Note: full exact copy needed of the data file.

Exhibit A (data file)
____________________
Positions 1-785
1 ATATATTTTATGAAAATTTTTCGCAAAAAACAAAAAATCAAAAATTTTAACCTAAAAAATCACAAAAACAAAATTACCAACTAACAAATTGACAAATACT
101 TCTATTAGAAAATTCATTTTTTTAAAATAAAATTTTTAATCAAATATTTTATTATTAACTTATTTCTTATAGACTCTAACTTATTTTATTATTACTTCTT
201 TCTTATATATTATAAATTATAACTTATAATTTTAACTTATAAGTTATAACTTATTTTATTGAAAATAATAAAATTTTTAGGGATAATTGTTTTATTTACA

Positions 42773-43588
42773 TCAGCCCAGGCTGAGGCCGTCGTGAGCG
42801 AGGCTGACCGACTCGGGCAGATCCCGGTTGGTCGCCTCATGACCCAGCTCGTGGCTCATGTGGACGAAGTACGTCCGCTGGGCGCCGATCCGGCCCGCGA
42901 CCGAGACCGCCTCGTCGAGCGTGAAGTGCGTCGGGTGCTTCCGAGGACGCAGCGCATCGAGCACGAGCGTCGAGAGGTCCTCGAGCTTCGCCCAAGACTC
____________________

Positions 1-785
1 ATATATTTTATGAAAATTTTTCGCAAAAAACAAAAAATCAAAAATTTTAACCTAAAAAATCACAAAAACAAAATTACCAACTAACAAATTGACAAATACT
101 TCTATTAGAAAATTCATTTTTTTAAAATAAAATTTTTAATCAAATATTTTATTATTAACTTATTTCTTATAGACTCTAACTTATTTTATTATTACTTCTT
201 TCTTATATATTATAAATTATAACTTATAATTTTAACTTATAAGTTATAACTTATTTTATTGAAAATAATAAAATTTTTAGGGATAATTGTTTTATTTACA

Positions 42773-43588
42773 TCAGCCCAGGCTGAGGCCGTCGTGAGCG
42801 AGGCTGACCGACTCGGGCAGATCCCGGTTGGTCGCCTCATGACCCAGCTCGTGGCTCATGTGGACGAAGTACGTCCGCTGGGCGCCGATCCGGCCCGCGA
42901 CCGAGACCGCCTCGTCGAGCGTGAAGTGCGTCGGGTGCTTCCGAGGACGCAGCGCATCGAGCACGAGCGTCGAGAGGTCCTCGAGCTTCGCCCAAGACTC